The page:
Current Research

The core research program of the SIMBIOS Centre is focused on trying to understand how the spatial heterogeneity of soils at the microscopic scale affects their behaviour at larger scales

Simbios ResearchIn a number of broad contexts of deep societal interest, such as global climate change, the possibility to decrease the amount of CO2 released in the atmosphere by carbon sequestration in soils, or the remediation of contaminated subsurface environments (see further details here), it has become clear in the last few years that the way we measure and model a range of soil processes at present is unsatisfactory. In many cases, the predictions made with current models are extremely uncertain, and not reliable enough to serve as a basis for decision-making. Additional characteristics of soils, besides the ones currently monitored, need to be taken into account. Experimental observations suggest that many of these additional parameters should reflect the fact that soils are spatially heterogeneous at the scale of microorganisms, which catalyze crucial processes in soils.

In the SIMBIOS Centre, researchers from a diverse range of disciplines (physics, chemistry, microbiology, mathematics) work collaboratively on this core theme and approach it simultaneously from theoretical, modelling and experimental angles. One of the key objectives of the Centre is to develop and test experimentally a mathematical model of soil dynamics, and to use this model to analyze in detail how micro-scale soil dynamical processes need to be upscaled to account for observed macroscopic behaviours. This research presents a number of significant challenges, for example about how to efficiently and non-subjectively extract information about pore geometry from X-ray micro-tomography data without biasing the picture. These challenges are being addressed along the way. Ultimately, this research will afford improved predictive capabilities to researchers, and less-uncertain predictions on which to base policy decisions and regulations. It will also provide guidance to field soil scientists and surveyors as to what they should be measuring in the field/lab in the soil samples they collect, and which key properties of the soils they should be mapping.

Details of the main interlinking research areas are provided below:

Characterizing soil micro habitats

Soil exhibits heterogeneity at a range of spatial scales. The extreme heterogeneity and interconnectivity of the 3D pore space within soil makes it a unique habitat for the diverse microbial population and has a pivotal role in microbial interactions. Our research focuses on the development of novel techniques to characterize soil at spatial scales that are relevant for microorganisms. Read more...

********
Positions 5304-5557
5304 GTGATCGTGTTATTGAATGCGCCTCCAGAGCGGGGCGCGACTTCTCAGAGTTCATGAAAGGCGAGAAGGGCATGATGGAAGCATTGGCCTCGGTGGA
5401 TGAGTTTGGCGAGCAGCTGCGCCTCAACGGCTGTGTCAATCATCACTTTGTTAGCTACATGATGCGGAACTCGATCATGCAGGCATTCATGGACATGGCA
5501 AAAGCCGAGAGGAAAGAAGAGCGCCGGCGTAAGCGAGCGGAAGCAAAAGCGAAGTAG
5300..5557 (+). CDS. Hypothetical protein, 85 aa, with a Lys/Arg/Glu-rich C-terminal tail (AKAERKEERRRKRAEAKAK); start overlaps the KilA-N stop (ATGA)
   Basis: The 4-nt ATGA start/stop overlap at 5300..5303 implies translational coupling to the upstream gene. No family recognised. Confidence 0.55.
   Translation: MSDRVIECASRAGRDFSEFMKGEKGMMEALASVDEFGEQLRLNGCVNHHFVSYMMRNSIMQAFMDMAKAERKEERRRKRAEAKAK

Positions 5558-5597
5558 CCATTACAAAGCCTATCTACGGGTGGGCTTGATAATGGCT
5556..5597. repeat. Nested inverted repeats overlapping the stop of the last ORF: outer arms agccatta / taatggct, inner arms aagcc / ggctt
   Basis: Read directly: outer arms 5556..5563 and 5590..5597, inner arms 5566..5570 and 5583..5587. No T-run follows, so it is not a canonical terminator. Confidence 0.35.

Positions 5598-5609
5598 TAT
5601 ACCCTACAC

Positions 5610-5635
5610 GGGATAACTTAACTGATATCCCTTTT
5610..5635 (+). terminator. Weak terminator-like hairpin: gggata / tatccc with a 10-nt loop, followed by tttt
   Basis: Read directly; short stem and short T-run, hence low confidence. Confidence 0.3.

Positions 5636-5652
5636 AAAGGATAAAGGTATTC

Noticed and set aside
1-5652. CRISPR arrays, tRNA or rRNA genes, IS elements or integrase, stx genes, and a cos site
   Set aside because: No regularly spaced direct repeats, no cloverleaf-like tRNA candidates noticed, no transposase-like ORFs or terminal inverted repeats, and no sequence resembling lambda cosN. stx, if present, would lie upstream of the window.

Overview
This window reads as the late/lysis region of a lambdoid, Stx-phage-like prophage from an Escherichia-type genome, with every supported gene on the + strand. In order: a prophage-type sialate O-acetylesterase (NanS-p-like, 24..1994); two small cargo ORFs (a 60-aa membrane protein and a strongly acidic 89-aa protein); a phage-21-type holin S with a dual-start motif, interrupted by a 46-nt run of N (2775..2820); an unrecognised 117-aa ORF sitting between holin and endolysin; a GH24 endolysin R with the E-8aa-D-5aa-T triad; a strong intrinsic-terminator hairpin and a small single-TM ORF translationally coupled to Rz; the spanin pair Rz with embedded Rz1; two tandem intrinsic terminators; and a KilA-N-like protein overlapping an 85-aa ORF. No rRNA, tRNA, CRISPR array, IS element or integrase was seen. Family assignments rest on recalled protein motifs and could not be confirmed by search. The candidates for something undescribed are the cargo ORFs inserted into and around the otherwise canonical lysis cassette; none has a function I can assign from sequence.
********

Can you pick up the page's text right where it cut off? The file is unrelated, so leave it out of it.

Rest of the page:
Bio-physical modelling

Modelling provides a powerful and essential tool to understand the consequences of the microscopic heterogeneity of soil. A particular strength of the SIMBIOS Centre is our expertise in modelling and visualisation of dynamical soil processes such as water flow and microbial community dynamics. Read more...

Microbial adaptation

Adaptation of micro-organisms to changing environmental conditions is a major missing link in long term predictions of soil ecosystem functioning. Our work aims to get a better understanding of how the physical and chemical environment of soil pores at the micro-scale determines microbial colonisation, activity and fitness. Read more...

Sensory ecology – or why organisms move

How, and the rate at which, organisms acquire and respond to information is of crucial importance to their survival. The sensory ecology of most animals follows typical characteristics, in that they interact with a physical or chemical gradient to locate substrate, mates, or avoid predators. Read more...

Modelling and upscaling of emergent behaviour

One of the key objectives of the Centre is to develop and test experimentally a mathematical model of soil dynamics. The approach adopted in the research is that, to describe water and solute transport in soils at the microscale, some form of a single-phase or multiphase Lattice-Boltzmann model will useful. Read more...

Knowledge transfer

As the core of SIMBIOS research is to understand the most complex biomaterial on Earth – soil – we are able to approach a wide range of other challenges outwith the soil environment. Read More...

Complex network research and computational pathology

Cancer is a term describing hundreds of different kinds of pathology affecting the mammalian cell cycle leading to proliferation and invasion of diseased cells in the body. Read More...

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